MIT EECS - Qualcomm Undergraduate Research and Innovation Scholar
BioBatts: Intercepting Bacterial Respiration to Convert Sugar Efficiently to Electricity
Timothy K. Lu
Aerobic respiration is a highly efficient energy conversion process. Efforts to utilize respiration to generate electricity encounter three primary difficulties: high bacterial energy demand, tight metabolic control, and low membrane conductivity. We propose a design for this application, wherein we engineer bacteria to retain only essential functions, possess synthetic control circuits to stably maintain low ATP levels, and regulate the rates of glycolysis and gluconeogenesis to provide maximal current. These bacteria will process increased levels of glucose and use the resulting energy to reduce Iron (III) ions. These ions will serve as the continually renewable anode in a voltaic battery.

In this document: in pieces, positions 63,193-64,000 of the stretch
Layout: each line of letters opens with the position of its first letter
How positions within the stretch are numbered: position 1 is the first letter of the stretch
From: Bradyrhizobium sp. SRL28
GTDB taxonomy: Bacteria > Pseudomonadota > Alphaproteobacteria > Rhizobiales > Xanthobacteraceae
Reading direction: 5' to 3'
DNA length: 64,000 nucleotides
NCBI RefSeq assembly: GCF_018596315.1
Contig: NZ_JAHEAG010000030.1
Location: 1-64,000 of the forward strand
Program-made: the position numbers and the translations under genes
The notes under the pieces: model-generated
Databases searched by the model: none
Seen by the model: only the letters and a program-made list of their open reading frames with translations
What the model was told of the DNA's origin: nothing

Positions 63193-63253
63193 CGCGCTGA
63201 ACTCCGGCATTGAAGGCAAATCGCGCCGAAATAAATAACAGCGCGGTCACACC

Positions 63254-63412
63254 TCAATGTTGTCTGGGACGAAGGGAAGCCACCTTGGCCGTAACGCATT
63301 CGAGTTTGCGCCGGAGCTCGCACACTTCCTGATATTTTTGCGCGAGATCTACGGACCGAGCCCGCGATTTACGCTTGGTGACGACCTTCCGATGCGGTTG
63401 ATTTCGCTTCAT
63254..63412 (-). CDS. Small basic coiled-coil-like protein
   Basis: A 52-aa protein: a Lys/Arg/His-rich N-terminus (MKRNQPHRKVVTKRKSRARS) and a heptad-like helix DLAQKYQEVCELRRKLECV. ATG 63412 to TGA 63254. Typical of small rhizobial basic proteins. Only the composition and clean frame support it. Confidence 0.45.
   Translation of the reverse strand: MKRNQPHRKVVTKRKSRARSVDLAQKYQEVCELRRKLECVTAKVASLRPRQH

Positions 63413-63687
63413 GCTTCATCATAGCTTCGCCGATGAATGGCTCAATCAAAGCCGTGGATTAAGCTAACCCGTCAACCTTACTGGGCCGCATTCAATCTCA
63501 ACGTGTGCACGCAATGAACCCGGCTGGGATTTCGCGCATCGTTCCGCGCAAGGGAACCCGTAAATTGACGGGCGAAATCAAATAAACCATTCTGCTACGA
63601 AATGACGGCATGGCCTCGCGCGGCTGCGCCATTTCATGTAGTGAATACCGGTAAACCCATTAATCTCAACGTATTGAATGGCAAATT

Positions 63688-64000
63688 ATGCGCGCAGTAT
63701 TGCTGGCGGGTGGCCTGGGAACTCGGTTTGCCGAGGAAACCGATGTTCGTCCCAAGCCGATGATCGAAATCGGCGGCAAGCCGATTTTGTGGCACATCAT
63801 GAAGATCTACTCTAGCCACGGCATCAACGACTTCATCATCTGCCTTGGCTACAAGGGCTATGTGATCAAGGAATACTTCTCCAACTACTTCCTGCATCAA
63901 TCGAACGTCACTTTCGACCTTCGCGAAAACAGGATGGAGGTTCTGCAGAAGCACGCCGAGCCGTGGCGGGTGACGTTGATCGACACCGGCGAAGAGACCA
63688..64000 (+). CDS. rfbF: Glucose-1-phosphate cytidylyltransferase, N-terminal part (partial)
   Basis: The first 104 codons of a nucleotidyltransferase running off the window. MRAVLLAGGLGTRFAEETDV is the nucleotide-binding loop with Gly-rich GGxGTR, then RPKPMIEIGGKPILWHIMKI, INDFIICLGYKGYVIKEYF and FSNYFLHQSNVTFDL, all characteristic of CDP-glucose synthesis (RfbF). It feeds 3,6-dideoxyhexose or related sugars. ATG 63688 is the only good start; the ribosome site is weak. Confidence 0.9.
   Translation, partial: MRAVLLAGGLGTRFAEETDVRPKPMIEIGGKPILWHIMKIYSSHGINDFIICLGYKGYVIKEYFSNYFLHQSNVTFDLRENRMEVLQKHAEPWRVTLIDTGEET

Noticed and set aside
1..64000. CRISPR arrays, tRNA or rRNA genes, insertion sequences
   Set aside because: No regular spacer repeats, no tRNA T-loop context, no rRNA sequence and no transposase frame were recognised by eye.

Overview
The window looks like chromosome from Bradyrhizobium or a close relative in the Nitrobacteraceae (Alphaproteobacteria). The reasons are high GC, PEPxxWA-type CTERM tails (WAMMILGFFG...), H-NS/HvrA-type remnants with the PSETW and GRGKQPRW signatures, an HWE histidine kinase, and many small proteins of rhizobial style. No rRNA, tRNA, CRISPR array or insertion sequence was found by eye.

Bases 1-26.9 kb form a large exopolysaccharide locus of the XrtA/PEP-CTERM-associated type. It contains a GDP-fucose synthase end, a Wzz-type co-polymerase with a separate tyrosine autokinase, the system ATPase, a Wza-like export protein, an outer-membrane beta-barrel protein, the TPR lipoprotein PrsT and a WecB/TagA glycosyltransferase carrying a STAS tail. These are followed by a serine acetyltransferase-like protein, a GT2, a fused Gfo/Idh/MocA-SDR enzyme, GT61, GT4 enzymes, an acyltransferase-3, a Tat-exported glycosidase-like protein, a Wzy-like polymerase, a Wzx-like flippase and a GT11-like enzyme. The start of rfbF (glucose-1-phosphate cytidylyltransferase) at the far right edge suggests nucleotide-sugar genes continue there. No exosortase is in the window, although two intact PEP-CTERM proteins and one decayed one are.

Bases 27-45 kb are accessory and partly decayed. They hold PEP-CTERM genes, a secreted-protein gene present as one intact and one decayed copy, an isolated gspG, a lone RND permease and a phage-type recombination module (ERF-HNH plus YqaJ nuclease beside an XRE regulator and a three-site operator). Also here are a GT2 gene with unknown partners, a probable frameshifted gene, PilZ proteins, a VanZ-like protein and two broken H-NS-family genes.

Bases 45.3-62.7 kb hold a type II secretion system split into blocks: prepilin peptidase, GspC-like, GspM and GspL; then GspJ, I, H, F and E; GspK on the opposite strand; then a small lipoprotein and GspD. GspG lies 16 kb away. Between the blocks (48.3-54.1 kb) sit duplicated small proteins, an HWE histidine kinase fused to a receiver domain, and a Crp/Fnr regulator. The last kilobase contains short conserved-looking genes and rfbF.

I have worked with Professor Lu on this project for 5 months now, reducing bacterial function and designing control circuits. I have worked at MIT, Caltech, and Harvard Medical School on Systems and Synthetic Biology and Computational Biology and Neuroscience. My skill set includes experimental and computational biology, statistical physics, combinatorics and generating functions, and machine learning techniques.